JRB soil reacted with DOM under wet-dry cycling. Left, C NEXAFS spectra extracted from C, Ca, and Fe regions of STXM map. Spectra of unreacted soil (top) and DOM solution (bottom) are presented. Dashed vertical lines point out C species. Right, tri-colored STXM map of fine fraction from JRB soil reacted four times with DOM under wet-dry cycling; Fe (red), Ca (blue) and C (green). Image size 25 x 25 um. For color rendering of this image please refer to the online version.
Transport and reactivity of carbon in the critical zone are highly controlled by reactions of dissolved organic matter (DOM) with subsurface soils, including adsorption, transformation and exchange. These reactions are dependent on frequent wet-dry cycles common to the unsaturated zone, particularly in semi-arid regions. To test for an effect of wet-dry cycles on DOM interaction and stabilization in subsoils, samples were collected from subsurface (Bw) horizons of an Entisol and an Alfisol from the Catalina-Jemez Critical Zone Observatory and sequentially reacted (four batch steps) with DOM extracted from the corresponding soil litter layers. Between each reaction step, soils either were allowed to air dry (wet-dry treatment) before introduction of the following DOM solution or were maintained under constant wetness (continually-wet treatment). Microbial degradation was the dominant mechanism of DOM loss from solution for the Entisol subsoil, which had higher initial organic C content, whereas sorptive retention predominated in the lower C Alfisol subsoil. For a given soil, bulk dissolved organic C losses from solution were similar across treatments. However, a combination of Fourier transform infrared (FTIR) and near edge X-ray absorption fine structure (NEXAFS) spectroscopic analyses revealed that wet-dry treatments enhanced the interactions between carboxyl functional groups and soil particle surfaces and scanning transmission X-ray microscopy (STXM) data suggested that cation bridging by Ca2+ was the primary mechanism for carboxyl association with soil surfaces. STXM data also showed that spatial fractionation of adsorbed OM on soil organo-mineral surfaces was diminished relative to what might be inferred from previously published observations pertaining to DOM fractionation on reaction with specimen mineral phases. This study provides direct evidence of the role of wet-dry cycles in affecting sorption reactions of DOM to a complex soil matrix. In the soil environment, where wet-dry cycles occur at different frequencies from site to site and along the soil profile, different interactions between DOM and soil surfaces are expected and needs to be consider for the overall assessment of carbon dynamics.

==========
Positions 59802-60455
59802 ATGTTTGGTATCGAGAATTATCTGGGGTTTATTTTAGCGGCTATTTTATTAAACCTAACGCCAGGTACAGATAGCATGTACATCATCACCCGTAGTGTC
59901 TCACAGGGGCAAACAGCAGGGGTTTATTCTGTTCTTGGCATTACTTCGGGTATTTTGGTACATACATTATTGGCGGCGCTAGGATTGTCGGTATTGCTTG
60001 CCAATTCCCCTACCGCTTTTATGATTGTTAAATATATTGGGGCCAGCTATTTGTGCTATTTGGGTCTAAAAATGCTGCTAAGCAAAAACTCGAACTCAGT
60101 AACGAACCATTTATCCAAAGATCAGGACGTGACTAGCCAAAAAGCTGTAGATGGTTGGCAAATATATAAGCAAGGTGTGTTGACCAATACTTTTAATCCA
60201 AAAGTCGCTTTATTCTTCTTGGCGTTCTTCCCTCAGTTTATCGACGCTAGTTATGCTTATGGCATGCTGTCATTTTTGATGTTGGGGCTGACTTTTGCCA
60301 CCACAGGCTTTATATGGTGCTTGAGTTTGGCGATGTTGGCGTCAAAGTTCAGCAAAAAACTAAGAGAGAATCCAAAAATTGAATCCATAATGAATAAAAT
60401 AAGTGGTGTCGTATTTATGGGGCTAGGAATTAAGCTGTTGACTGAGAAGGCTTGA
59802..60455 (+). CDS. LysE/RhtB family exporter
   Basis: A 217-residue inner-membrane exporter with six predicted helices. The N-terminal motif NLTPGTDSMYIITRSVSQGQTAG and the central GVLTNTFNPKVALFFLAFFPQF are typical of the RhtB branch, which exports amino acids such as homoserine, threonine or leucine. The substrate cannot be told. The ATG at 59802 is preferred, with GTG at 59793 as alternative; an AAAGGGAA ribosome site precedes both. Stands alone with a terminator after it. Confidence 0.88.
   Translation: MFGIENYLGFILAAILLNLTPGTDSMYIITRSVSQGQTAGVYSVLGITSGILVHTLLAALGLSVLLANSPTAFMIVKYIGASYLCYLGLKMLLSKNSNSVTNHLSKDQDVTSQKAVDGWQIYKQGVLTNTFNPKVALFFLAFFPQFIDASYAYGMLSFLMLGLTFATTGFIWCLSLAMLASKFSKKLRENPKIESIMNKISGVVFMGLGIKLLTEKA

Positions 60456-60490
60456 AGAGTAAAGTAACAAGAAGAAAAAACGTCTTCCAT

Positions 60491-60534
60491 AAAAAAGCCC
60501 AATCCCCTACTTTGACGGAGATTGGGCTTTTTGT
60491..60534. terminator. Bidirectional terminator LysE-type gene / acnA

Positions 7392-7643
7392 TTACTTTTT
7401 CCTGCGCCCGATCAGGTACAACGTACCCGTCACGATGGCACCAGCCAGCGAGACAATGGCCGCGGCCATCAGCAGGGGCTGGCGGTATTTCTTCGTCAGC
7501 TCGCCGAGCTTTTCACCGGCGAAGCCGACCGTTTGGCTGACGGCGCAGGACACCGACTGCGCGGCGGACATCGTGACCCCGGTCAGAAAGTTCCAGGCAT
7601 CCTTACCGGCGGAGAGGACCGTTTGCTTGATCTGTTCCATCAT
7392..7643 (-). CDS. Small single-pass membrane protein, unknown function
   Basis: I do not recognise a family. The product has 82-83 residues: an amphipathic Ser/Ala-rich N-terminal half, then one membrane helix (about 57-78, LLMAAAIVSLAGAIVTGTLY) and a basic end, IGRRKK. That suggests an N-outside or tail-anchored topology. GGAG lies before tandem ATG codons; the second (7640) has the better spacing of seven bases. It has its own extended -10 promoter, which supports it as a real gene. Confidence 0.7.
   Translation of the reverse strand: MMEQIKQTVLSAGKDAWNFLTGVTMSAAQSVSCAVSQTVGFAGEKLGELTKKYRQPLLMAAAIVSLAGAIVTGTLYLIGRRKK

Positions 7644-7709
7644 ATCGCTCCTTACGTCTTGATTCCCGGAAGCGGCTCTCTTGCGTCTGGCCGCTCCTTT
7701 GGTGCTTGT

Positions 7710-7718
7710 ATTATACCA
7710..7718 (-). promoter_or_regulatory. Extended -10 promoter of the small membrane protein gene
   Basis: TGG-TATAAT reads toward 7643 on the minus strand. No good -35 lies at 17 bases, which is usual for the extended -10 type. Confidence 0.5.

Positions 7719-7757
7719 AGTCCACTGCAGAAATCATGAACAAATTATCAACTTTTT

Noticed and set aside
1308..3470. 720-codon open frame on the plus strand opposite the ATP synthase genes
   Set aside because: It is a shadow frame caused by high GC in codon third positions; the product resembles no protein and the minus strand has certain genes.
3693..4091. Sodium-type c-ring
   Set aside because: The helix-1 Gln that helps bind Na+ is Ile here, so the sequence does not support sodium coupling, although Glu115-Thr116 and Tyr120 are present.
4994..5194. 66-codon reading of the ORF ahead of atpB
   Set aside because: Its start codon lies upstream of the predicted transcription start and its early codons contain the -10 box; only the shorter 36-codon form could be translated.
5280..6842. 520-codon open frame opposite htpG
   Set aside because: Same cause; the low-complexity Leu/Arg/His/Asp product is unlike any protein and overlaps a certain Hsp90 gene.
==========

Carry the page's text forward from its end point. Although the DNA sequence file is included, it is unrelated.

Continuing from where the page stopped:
Olshansky Y., Root R.A., and Chorover J. (2018): Wet–dry cycles impact DOM retention in subsurface soils. Biogeosciences 15: 821-832. DOI: 10.5194/bg-15-821-2018
This Paper/Book acknowledges NSF CZO grant support.